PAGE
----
25. Against this background, the implementation of measures concerning full access to the asylum procedure and thorough examination of applications could be assessed on the basis of information needed on the issues identified below. The responses to those questions could also facilitate the identification by the Greek authorities of the necessary adjustments to the procedure.
1) Developments concerning the scheduled operation of three (3) additional regional offices of the Asylum Service;
2) Follow up information on the staffing, training of the staff and operation of the existing five (5) regional offices (in Athens, Didimoticho, Alexandroupoli, Mytilini and Rhodes) and, specifically on their capacity to file asylum applications in relation to the number of individuals who attend the Service with a view to having their applications registered, on provision of information, legal aid and interpretation services;
3) The number of applications registered per day, the number of decisions granting asylum/international protection, the percentage of cases in which legal aid has been provided and the percentage of cases in which interpretation services were provided;
4) The number of asylum applications registered in the operating first reception centre(s) in relation to the number of the new arrivals, as well as the number of registered asylum applications in relation to the number of irregular migrants who were arrested for irregular entry during 2012 and 2013;
5) The evaluation procedure for vulnerable persons (unaccompanied minors etc.) and the number of persons assessed as vulnerable in general and especially in the operating first reception centre(s) in relation to the number of new arrivals or arrested migrants;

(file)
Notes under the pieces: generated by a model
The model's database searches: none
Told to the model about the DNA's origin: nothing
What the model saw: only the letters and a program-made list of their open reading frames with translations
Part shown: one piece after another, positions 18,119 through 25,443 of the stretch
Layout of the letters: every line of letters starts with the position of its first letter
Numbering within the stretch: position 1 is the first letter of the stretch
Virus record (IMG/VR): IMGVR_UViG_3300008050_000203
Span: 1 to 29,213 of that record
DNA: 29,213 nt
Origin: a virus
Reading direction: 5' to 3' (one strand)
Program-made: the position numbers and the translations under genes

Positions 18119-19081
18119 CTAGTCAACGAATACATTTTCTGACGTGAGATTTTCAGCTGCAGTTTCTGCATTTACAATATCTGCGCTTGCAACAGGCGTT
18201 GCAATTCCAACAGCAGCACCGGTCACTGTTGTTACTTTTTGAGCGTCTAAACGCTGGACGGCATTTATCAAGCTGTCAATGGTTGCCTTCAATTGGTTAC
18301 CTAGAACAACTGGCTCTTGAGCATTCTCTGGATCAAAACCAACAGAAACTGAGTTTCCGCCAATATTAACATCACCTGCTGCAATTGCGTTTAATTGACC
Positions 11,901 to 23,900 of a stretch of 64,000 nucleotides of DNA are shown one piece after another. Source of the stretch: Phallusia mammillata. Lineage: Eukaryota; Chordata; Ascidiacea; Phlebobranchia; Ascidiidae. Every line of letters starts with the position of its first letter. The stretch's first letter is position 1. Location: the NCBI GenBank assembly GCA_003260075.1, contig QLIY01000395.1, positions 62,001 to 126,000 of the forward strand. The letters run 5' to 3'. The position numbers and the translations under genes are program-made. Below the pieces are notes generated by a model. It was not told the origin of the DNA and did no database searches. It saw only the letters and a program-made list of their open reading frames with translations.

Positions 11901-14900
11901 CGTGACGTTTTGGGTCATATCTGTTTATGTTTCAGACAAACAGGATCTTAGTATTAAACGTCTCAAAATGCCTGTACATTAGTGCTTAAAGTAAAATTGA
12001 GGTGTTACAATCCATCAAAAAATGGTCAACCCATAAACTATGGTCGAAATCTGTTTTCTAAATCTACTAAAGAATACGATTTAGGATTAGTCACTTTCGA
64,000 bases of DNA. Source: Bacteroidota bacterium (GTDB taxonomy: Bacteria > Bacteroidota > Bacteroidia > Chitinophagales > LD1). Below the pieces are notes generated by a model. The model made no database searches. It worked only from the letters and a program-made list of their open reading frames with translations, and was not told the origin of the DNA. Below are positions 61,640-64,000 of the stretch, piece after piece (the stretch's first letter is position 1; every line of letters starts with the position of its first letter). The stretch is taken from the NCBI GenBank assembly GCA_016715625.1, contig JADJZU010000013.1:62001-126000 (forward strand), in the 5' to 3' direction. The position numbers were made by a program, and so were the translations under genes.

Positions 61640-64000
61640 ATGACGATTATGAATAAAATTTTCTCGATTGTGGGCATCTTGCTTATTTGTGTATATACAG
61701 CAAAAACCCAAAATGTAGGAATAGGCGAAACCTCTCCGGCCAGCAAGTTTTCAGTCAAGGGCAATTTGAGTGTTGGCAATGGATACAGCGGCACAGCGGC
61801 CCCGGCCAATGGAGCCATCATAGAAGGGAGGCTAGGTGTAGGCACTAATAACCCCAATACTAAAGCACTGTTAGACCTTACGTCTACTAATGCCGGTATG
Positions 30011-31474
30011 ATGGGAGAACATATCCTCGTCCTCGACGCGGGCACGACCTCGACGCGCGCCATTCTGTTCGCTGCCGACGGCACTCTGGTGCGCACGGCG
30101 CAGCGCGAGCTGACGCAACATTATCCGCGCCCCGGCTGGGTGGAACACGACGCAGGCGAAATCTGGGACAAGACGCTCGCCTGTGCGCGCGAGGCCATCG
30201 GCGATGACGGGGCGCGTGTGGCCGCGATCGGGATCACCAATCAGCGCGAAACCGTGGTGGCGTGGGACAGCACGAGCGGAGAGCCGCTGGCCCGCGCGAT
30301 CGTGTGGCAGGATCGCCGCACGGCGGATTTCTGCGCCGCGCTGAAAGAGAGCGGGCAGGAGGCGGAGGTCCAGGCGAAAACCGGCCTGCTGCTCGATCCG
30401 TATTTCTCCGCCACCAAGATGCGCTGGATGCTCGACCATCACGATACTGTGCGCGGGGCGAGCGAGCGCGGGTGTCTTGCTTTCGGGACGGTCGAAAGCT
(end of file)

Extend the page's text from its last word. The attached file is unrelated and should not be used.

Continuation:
6) The number of cases in which UNHCR representatives participated at first instance;
7) The percentage of applications processed in the fast track procedure from the beginning of operation of the Asylum Service and the number of decisions taken in this procedure which grant asylum/international protection;
8) The number of cases in which the applicants themselves were served with notice for interview and the number of cases in which the applicants were served with notice for interview by “post and by posting on the door”; among the latter how many did not appear;
9) The number of persons arrested for staying irregularly in the country in 2012 as 2013; How many of those lodged an asylum application (accepted –rejected); How many were deported;
1) The number of appeals lodged with the Appeals Authority and the number of decisions granting asylum at second instance;
2) The number of interviews at second instance in relation to the number of appeals and the reasons for which they were held;
3) The percentage of cases in which interpretation services and legal aid were provided at second instance;
4) The number of cases in which UNHCR representatives participated at second instance.
26. Since a large number of pending applications have been lodged before the start of operation of the new Asylum Service (7.6.2013), which are to be examined under the provisions of P.D 114/2010, information is necessary on the following:
1) The number of applications examined at first instance from 30.9.2013 onwards and the number of decisions granting asylum/international protection;
2) The number of appeals lodged with the appeals committees from 30.9.2013 onwards and the number of decisions granting asylum at second instance;
3) The number of cases in which the applicants themselves were served with notice for interview and the number of cases in which the applicants were served with notice for interview by “post and by posting on the door”; among the latter how many did not appear;
4) The number of pending cases at first and at second instance.
27. In the framework of the execution of Rahimi judgment information is needed on the following:
1) The number of minors who have lodged an asylum application in relation to the total number of arrested minors;
2) The number of asylum applications lodged my minors on their behalf;
3) The number of applications lodged by representatives (guardians appointed according to domestic law) on behalf of unaccompanied minors;